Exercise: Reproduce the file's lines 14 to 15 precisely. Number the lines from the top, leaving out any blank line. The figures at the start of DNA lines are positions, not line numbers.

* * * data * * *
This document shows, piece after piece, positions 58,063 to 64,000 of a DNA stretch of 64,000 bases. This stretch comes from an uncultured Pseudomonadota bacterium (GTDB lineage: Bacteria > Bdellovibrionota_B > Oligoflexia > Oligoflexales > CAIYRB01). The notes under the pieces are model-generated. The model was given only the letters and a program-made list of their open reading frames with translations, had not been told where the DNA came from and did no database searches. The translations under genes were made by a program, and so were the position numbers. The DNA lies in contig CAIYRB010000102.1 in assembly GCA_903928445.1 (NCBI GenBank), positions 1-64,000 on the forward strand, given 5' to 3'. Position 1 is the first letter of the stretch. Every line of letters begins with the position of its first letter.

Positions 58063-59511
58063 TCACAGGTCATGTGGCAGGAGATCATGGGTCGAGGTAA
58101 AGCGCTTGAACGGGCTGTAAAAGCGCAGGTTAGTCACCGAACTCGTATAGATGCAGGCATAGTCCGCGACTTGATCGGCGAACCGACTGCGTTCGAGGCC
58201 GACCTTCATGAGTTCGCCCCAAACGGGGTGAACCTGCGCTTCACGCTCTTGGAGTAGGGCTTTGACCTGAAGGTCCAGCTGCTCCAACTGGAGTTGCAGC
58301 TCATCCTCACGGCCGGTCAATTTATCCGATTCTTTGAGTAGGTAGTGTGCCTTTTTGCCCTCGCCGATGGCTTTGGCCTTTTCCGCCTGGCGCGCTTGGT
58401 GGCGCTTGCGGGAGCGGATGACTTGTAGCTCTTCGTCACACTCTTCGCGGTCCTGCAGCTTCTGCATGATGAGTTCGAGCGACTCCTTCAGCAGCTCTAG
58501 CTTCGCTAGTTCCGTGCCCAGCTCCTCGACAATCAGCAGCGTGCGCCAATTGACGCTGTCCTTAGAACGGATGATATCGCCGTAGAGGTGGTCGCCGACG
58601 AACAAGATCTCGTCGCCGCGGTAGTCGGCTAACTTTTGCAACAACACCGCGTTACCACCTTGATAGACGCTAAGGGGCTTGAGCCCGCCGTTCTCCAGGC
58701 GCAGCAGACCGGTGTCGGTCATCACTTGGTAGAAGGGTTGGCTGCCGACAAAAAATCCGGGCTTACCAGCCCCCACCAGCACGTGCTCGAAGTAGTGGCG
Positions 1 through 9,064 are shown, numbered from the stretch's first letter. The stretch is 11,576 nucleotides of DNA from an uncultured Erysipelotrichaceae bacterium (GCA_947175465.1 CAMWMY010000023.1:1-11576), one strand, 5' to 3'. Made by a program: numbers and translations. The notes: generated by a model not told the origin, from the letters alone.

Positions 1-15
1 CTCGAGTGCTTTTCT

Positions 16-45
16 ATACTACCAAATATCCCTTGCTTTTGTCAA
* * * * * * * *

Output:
Positions 16-45
16 ATACTACCAAATATCCCTTGCTTTTGTCAA